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Mon December 16, 2013
Five Things You Should Know About The Art of Steelhead Fishing
Sean M. Gallagher grew up fishing steelhead. He's one of hundreds of sport fishermen who spend hours on riverbanks, seeking out the sparkling skin of rainbow trout known as steelhead.
Like some salmon, they come back from the ocean in winter to spawn upriver. But while salmon turn red and die when they return to their origins, steelhead live for several years in fresh water and get bigger — as big as 40 pounds while they are traversing regional rivers.
Gallagher, a first time-author, shares “the lures and lore of a Pacific Northwest icon” in his new two-volume book titled “Wild Steelhead.” We asked him for a primer on the fish he loves so much.
1. Steelhead Fishing = A New Window Into Nature
For many steelhead anglers, it’s not just about catching fish; it's also “an excuse to be close to nature,” says Gallagher.
“When I’m out there on the river, it’s like nature’s cathedral. It’s a spiritual place for me, a place where I can pray, a place where I can feel comfortable and at peace. And when the steelhead are coming back, I have a sense that everything is right,” he said.
The sight of a white belly of a steelhead can fill you with life, even on a cold, dark winter day, says Gallagher.
“Things may seem like everything’s dormant or dead,” said Gallagher, “but when you hook that steelhead and you feel the life, you start to warm. And if you get that steelhead in and it gets close to shore, it’s like it brings the sun with it and it warms you up.”
And for those who choose to flyfish for steelhead, there’s the experience of being in the river, among the fish.
“For me, I delight in the feel of the river pressing up against my legs, and the coolness of the feel through the waders,” he said. “I like to walk through the forest and come to the river. I feel like I can sneak up on nature.”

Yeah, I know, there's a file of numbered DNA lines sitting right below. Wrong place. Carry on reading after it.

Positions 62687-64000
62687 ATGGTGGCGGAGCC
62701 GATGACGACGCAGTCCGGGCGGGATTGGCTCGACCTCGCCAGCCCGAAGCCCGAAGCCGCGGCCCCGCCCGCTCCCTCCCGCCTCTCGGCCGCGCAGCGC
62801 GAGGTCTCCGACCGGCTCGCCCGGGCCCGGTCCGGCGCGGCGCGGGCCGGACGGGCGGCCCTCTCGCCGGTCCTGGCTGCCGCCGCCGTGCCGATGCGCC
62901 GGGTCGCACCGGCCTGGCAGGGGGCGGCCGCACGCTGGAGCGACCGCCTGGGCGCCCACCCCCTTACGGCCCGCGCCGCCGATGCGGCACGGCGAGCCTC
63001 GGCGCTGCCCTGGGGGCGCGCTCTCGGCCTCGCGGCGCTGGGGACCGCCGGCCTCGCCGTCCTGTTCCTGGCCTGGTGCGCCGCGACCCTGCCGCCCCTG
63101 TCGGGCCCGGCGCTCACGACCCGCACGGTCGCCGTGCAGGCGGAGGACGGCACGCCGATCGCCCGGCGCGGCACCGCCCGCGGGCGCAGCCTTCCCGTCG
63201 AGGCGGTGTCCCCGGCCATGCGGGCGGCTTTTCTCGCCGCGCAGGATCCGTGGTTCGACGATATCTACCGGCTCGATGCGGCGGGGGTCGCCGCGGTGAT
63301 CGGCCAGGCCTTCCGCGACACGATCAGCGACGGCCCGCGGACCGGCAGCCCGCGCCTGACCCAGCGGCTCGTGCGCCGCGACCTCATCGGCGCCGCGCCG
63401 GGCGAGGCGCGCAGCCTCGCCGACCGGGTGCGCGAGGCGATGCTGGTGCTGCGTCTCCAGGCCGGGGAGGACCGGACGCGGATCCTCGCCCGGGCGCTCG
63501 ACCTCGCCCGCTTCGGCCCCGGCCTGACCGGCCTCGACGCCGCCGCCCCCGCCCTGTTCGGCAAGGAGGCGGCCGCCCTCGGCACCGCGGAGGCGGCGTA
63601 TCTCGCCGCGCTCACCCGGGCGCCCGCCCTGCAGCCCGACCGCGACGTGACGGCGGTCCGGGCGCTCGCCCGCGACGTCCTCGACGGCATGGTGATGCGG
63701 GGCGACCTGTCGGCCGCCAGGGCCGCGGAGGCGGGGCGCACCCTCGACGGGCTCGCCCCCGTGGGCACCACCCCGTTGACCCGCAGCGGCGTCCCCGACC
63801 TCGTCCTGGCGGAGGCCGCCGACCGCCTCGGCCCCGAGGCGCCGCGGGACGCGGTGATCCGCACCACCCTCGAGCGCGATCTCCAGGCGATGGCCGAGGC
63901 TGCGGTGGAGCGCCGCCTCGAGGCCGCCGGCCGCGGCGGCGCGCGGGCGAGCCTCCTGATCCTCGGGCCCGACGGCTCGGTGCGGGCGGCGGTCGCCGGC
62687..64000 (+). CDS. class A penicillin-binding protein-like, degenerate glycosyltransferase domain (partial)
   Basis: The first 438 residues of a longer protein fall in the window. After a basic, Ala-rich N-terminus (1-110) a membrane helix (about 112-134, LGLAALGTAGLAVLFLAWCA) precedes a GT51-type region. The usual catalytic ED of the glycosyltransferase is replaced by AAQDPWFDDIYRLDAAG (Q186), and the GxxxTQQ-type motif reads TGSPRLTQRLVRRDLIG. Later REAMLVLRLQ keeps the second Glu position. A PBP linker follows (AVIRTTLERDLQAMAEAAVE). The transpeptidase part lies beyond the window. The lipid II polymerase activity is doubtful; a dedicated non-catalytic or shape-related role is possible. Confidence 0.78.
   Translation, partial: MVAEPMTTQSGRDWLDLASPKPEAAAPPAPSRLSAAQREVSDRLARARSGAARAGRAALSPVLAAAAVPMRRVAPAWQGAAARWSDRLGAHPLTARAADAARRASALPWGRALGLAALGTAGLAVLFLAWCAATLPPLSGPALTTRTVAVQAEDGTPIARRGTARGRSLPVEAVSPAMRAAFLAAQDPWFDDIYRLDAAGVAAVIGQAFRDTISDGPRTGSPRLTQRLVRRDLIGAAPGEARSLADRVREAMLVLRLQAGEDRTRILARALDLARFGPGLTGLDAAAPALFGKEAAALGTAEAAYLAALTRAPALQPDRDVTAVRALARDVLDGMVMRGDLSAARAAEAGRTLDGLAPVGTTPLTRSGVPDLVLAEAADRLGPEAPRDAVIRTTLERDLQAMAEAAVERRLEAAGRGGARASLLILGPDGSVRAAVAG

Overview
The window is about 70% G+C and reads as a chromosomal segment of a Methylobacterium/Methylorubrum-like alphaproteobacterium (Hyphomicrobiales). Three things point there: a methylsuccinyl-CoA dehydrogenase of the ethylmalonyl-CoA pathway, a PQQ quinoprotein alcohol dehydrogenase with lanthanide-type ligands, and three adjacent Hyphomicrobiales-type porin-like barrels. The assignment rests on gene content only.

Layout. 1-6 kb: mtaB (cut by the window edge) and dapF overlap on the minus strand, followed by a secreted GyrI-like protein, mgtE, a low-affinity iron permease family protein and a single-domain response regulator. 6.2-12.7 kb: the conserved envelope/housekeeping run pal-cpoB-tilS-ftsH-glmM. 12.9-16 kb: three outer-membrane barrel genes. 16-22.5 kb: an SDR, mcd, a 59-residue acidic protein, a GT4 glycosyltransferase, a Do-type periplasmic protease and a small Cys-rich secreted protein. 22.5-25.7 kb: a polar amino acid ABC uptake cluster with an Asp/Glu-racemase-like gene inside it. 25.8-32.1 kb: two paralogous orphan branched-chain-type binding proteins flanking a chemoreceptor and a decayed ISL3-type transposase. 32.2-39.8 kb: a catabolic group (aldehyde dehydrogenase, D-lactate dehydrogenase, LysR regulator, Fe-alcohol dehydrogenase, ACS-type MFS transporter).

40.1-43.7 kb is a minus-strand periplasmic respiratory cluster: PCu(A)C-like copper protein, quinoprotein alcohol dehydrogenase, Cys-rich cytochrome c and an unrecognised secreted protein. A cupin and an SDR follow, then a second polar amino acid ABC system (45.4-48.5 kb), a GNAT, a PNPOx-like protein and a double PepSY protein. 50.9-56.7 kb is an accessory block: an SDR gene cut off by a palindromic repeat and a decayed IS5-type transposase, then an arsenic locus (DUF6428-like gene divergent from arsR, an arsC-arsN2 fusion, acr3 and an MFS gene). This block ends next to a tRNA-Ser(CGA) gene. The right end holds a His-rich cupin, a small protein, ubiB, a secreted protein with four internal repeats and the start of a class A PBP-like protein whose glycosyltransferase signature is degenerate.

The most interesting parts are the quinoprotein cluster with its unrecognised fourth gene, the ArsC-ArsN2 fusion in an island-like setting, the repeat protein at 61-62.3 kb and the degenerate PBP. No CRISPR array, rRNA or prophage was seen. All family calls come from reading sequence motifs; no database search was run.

2. Where to Fish? That’s A Secret
Most steelhead anglers don’t like to share the location of their favorite fishing holes, though steelhead can be found in local rivers.
The most skilled anglers learn all about the life cycle of the fish they're after, as well as the patterns of the landscapes they inhabit. Well-paid guides know where to find them based on the water levels in the river and how it's running, as well as temperatures and depth of water. They choose bait or flies based on what they think would be naturally-occurring at the moment, or go flashy just to catch the steelhead's attention.
3. Some Anglers Name Their Flies
Fly fishermen are known to playfully poke fun at and/or pay tribute to each other with the flashy "bugs" they assemble and attach to their lines in hopes of catching the attention of steelhead. These creations are often named after their friends.
“What happens, I think, is your buddy starts putting your name to that fly, and pretty soon, it sticks,” said Gallagher.
Gallagher, for instance, has “Sean’s Prawn,” which he describes as “a variation of a fly that was made for Atlantic salmon fishing.”
4. Many Anglers Catch and Release
These days, sustainability-minded anglers catch and release the wild steelhead they reel in. "Love 'em and leave 'em" is a line you hear some of them repeat. They may pose for photos with the catch, but they then let the fish swim away.
Gallagher himself releases all steelhead he catches.
“I think in this day and age that wild steelhead should be released. I can’t think of any place where we should be keeping ’em. I wish that wasn’t so, because I think the best way to celebrate a steelhead is to actually take care in preparing it and eating it. But we have salmon that we can do that with, and we have some hatchery steelhead we can do that with,” he said.
5. Once A Food Source, Steelhead Runs On The Decline
U.S. steelhead runs have dropped dramatically in the past century. Just one hundred years ago, more than 100,000 native steelhead spawned in the Skagit River. Fifty years ago, that number had diminished to 30,000, and now, the run may be as few as 3,000.
Steelhead fishing was once a source of food for people in the country. Early settlers in the Skagit valley used to pitchfork steelhead in small tributary streams and filled wagons with them to use as fertilizer. Now the estimated value of a sport-caught wild steelhead exceeds $1,000.
Fraser River salmon
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